Sometime, ask yourself: What is central to your belief? What is it that gets you up on a Sunday to come to church and engage in this curious ritual? How do you envisage God? Think about what is central to Jesus’ teaching and what do his life, death and resurrection mean for your day-to-day existence? Consider what is it that keeps you believing when your prayers appear to go unanswered, when calamity strikes or when your life doesn’t work out the way you expected? How do you respond when someone says: how can you believe in a God who does this or that?  What language would you use to share your answers to those questions with others?

Having done that you might like to ponder some questions that those who do not believe regularly ask. For example: if God is love, why is there suffering in the world, how could God let that (say, the death of a child) happen? How would you respond to the accusation that it is religion that causes division and wars?

Increasingly it will not be strangers who question us, but our own children and grandchildren who will wonder why it is, in the face of scientific advances, the evidence of the church’s failures in cases like child sexual abuse, the church’s conservatism in the face of social change and the increasing number of alternatives to the Christian faith, that we continue to believe in and worship Jesus Christ.

It is important that we honour the doubts, questions and challenges of others, that we listen and respond with respect for their point of view. It is equally important that we hold fast to what we believe and that we do not compromise those beliefs in order to be accepted or to fit in. When your faith is challenged, when you are asked questions designed to embarrass or outwit, how will you react? Will you, like Jesus, be able to respond with love, with dignity and with confidence in the faith that you hold?

Our place in the kingdom

August 31, 2013

Pentecost 15

Luke 14:1,7-14

Marian Free

In the name of God whose kingdom recognises no distinction between rich and poor, foolish and wise, leaders and led. Amen.

In the last five years or so, we have witnessed a number of British state occasions – the wedding of Kate and Will, the Consecration of the Archbishop of Canterbury and the funeral of Margaret Thatcher. All of these events have been the result of careful planning and adherence to codes of etiquette that are centuries old. If you had observed any or all of these ceremonies, you would have noted that the guests (who were pre-determined and specifically invited) were all seated in allotted places. The Queen and the Duke of Edinburgh have their own chairs which (in St Paul’s at least) are distinct from those around them. In the processions likewise, everyone has their place. No one would dare to break with convention and disturb the order of things. That would lead to embarrassing consequences – not least their expulsion from the event and their almost certain exclusion from their peers.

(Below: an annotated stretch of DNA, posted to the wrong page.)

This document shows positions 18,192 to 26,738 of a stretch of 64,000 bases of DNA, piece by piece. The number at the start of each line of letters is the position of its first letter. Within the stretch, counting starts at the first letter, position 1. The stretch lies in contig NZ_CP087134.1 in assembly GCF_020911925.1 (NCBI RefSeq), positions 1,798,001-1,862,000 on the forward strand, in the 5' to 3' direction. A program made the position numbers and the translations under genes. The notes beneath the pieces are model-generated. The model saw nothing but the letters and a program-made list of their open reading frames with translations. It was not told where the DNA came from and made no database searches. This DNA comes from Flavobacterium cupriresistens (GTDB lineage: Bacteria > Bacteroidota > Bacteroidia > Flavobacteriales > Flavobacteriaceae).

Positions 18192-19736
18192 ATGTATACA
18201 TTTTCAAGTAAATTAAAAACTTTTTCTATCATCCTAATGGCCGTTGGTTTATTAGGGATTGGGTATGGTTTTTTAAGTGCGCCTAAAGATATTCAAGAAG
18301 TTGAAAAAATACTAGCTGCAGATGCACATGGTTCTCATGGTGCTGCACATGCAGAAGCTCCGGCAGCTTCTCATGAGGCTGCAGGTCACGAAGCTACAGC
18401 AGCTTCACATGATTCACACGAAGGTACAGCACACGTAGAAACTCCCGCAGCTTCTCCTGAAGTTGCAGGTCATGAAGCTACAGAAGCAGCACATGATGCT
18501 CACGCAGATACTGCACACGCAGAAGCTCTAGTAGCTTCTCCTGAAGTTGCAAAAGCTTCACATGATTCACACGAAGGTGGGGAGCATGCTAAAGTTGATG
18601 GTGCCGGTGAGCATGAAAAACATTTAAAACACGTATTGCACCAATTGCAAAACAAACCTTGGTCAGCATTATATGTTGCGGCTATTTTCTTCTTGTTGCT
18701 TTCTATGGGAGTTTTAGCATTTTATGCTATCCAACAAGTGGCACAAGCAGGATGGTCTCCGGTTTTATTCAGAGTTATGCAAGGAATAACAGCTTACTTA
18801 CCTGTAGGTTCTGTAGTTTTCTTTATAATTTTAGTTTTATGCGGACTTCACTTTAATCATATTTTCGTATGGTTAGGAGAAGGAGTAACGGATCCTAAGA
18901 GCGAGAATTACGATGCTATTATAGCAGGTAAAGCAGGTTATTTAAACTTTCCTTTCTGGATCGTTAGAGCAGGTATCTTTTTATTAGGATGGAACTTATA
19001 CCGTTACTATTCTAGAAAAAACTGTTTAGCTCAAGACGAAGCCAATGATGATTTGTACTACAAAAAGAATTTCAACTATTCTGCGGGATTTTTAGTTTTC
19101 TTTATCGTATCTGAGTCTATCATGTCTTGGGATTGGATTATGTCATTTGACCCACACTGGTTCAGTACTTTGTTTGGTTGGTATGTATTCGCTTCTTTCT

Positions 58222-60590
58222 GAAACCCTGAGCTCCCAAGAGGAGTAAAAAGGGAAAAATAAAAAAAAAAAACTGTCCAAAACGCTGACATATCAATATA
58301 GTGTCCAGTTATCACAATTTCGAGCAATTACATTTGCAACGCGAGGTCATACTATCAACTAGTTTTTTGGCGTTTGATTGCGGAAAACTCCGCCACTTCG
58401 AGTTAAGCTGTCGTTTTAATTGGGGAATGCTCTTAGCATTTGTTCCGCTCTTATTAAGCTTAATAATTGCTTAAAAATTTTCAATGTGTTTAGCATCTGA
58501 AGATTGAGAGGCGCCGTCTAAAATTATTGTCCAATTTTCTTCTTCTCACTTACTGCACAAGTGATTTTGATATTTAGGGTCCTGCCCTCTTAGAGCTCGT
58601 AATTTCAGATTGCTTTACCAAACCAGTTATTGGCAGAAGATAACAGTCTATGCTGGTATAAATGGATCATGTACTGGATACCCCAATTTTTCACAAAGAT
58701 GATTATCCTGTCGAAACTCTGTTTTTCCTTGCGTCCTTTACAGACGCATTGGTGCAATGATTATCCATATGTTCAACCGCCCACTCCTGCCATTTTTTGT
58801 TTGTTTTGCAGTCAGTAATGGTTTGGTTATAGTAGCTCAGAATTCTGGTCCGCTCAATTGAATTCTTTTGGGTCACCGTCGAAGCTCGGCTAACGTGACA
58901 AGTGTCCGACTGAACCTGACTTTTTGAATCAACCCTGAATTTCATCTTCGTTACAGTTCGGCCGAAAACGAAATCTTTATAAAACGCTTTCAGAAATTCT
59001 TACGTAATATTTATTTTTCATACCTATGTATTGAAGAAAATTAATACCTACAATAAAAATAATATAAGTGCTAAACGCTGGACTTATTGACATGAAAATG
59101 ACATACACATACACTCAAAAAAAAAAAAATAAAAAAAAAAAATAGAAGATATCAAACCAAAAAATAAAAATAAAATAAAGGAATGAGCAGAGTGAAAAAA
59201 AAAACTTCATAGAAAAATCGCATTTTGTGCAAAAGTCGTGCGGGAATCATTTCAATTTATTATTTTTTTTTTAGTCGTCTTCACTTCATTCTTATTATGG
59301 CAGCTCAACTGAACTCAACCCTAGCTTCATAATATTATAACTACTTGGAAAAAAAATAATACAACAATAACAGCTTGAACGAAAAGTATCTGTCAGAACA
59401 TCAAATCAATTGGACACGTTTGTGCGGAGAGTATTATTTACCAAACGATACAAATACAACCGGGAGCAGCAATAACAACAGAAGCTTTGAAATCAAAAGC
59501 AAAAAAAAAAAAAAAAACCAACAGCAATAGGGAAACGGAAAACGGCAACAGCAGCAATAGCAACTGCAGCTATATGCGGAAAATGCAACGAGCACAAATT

A dinner at Windsor Castle or at the White House or the Lodge is similarly orchestrated. Guests will have been carefully chosen and notified of the dress code. An enormous amount of effort will have been put into ensuring that the guests are seated in such a way that no one has any excuse to feel slighted. With matters of state, it is not just a matter of ensuring that the most senior invitees are assured of the places at the head of the table, but also of making sure that the representative nations are accorded the status that they might feel they deserve. Of course, the guest list will have been carefully thought out in the first instance so as to avoid any embarrassment and place cards will make it easy for guests not to make a mistake.

Similar social norms existed in Jesus’ time. Members of society were ranked according birth, wealth and position and everyone knew their place in relation to everyone else. Only members of one’s own class of people would be invited to a meal and those who were invited would have been sensible of their status relative to the other guests. Tables were arranged in a U-shape so that the servants could move freely around them and guests were seated according to their position in society. It is probably not surprising then, that at the meal Jesus is attending the guests began to seat themselves. Even without place cards, they would have had a reasonable idea as to where they might be seated. (If they were of equal status they might have tried to get a better seat than their fellows in order to claim some form of superiority.)

One of the things that is clear throughout the gospels is that Jesus consistently disrupted and subverted the accepted order of things. He welcomed children and spoke to unaccompanied women. Worse, he ignored the religious scruples of his fellows and disturbed or, should we say extended, the practice of hospitality. Jesus ate with tax collectors and sinners and allowed a woman of the street to interrupt a dinner to anoint his feet. Instead of upholding the traditions of his forebears, Jesus consistently undermined or reinterpreted them. Here he is, doing it again.